Spinal Cord Injuries Model Systems Program
NIDILRR Now Part of HHS
CFDA Number: 84.133N
Program Type: Discretionary/Competitive Grants
Also Known As: SCI
The Spinal Cord Injury Model Systems (SCIMS) program, established in 1970, studies the course of recovery and outcomes following the delivery of a coordinated system of care for individuals with spinal core injury (SCI). Under this program, SCIMS centers provide comprehensive rehabilitation services to individuals with SCI and conduct spinal cord research, including clinical research. This includes the analysis of standardized data gathered in collaboration with other SCIMS projects. The National Data and Statistical Center for Spinal Cord Injury has maintained data collection for the SCIMS centers since 1984.
The project activities from these centers continued to advance research knowledge in spinal cord injury to evaluating the effectiveness of pushrim activated power assist wheelchairs (PAPAWs). The leadership provided by the Model Spinal Cord Injury Centers has set standards for assessment, treatment, and management of individuals with SCI for the nation and the world. In cooperation with the American Spinal Injury Association (ASIA) , former and current project directors developed standards for examination and neurologic classification of SCI, which was adopted for use in the International Standards for the Classification of Spinal Cord Injury. The Walking Index for Spinal Cord Injury (WISCI) has become the outcome standard for the measure of walking in clinical trials. In 2003, the European Clinical Trials Group in SCI adopted the WISCI as the major functional walking measure.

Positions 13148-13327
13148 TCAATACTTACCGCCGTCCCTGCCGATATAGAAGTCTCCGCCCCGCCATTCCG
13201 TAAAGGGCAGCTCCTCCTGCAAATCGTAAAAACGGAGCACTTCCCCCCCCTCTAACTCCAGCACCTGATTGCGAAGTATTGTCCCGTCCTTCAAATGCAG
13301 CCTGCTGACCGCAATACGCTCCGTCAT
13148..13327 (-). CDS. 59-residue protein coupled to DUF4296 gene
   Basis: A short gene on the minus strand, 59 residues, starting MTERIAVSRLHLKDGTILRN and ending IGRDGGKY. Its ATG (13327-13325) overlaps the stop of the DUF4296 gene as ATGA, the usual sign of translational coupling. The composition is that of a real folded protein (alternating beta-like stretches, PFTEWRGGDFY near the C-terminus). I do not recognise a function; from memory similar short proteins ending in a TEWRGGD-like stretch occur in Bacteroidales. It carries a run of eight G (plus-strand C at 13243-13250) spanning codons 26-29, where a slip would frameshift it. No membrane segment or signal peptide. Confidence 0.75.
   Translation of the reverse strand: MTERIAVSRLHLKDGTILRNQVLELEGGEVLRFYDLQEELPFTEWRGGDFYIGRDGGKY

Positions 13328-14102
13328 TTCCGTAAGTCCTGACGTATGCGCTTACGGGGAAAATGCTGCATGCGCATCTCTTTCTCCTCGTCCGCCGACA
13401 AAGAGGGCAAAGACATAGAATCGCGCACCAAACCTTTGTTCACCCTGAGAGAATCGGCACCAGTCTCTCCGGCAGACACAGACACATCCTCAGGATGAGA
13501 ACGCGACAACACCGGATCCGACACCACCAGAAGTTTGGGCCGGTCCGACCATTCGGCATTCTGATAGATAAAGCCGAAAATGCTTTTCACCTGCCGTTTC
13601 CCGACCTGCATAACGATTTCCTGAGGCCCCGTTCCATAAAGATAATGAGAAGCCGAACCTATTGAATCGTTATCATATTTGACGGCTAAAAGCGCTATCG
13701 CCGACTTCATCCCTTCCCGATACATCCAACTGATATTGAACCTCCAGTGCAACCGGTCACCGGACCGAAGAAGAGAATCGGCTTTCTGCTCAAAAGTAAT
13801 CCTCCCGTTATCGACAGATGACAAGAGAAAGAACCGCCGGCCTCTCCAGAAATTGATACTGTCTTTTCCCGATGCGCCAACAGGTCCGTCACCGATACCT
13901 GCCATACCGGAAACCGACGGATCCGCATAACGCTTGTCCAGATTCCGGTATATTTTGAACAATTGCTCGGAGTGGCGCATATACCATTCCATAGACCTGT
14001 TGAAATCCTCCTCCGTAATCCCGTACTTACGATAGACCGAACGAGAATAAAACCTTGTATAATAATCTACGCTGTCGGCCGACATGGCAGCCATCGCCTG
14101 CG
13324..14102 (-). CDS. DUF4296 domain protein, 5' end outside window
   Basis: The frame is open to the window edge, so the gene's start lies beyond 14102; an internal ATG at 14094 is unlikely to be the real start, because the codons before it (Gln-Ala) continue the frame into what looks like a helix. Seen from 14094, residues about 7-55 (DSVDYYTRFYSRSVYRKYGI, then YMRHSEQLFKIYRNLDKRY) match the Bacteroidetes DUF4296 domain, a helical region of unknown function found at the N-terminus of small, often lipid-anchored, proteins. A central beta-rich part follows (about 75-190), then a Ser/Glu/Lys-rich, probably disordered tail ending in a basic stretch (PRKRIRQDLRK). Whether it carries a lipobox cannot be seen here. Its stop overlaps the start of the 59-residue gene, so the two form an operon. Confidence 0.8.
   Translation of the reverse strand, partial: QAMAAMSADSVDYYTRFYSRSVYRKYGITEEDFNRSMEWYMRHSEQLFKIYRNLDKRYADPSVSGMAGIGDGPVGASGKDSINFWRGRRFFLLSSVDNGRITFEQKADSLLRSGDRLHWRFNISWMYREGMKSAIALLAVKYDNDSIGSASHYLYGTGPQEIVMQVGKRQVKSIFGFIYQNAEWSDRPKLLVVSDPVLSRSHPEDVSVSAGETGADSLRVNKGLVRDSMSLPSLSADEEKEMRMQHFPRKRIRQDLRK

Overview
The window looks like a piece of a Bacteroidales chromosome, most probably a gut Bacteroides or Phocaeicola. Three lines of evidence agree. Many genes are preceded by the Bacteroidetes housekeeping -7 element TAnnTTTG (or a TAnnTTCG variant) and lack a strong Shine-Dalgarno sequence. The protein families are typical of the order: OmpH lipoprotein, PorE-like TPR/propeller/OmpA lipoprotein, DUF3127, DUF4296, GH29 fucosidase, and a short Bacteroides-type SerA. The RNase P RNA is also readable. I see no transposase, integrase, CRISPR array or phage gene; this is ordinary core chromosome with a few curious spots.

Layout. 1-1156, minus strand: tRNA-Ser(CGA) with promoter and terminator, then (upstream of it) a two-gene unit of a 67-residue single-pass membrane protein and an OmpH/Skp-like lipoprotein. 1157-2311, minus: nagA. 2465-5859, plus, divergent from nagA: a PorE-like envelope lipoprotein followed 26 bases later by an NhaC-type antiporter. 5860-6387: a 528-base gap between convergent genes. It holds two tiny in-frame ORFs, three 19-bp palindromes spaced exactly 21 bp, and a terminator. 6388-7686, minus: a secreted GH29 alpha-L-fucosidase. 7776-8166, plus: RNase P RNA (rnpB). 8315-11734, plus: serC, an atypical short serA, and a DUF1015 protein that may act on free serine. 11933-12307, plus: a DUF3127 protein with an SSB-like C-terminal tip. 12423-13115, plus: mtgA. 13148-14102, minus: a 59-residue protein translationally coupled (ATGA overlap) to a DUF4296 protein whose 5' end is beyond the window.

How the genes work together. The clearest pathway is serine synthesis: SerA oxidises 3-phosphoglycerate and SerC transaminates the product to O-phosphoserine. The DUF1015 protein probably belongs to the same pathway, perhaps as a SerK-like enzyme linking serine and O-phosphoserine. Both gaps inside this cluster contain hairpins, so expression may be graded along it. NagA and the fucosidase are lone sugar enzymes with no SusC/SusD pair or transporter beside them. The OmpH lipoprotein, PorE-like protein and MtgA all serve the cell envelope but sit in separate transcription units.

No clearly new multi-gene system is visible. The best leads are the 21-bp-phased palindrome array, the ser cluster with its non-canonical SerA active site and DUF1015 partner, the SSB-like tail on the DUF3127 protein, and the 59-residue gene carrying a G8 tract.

The Craig Handicap Assessment Reporting Technique (CHART) is one of the first measures ofparticipation and the Craig Hospital Inventory of Environmental Factors (CHIEF ), one of the first measures of environmental factors in the disability literature. The CHART instrument is trademarked and well-published in the premier rehabilitation journals with psychometric data (validated with Rasch analysis). CHART has been adopted for use as an outcome measure in numerous research studies as a measure of participation. CHIEF has been adopted for use as an outcome measure in both the National Data and Statistical Center for SCI and TBI. Both CHART and CHIEF have been translated into Italian, Spanish, Turkish, Chinese, Japanese, Korean and French and used in studies around the world.
Currently, 14 SCIMS centers conduct research activities designed to improve rehabilitative interventionsthat can help optimize levelsof community participation, employment, and overallquality of life forindividuals with spinal cord injury.
Types of Projects
- Neuro/Trunk Assessment:
Validation of the outcome measure, motor recovery of the lower extremities and incomplete spinal cord injury
- AT Technology:
Several survey components on wheelchair mobility including emergency evacuation from home and public places, demographics, technical component of wheelchair skills, tracking employment of wheelchair users, wheelchair models—what causes disparity, wheelchair service delivery—whether provider’s prescription is appropriate.
- Quality of Life:
Develop and validate a state of-the-art of activity limitations or functional ability measures.
Identify the best measure of participation. No accepted standard method of measuring participation.
- Labor Force Participation:
Assess work related issues, survey includes work related benefits, retirements, settlements, etc.
Assess the natural history of depression within one year of SCI.
The Model System Spinal Cord Injury Program is one of three NIDILRR Model Systems' Programs. The other two, the Traumatic Brain Injury Model Systems and the Burn Injury Model Systems, are technically part of the Disability and Rehabilitation Research (DRRP) Program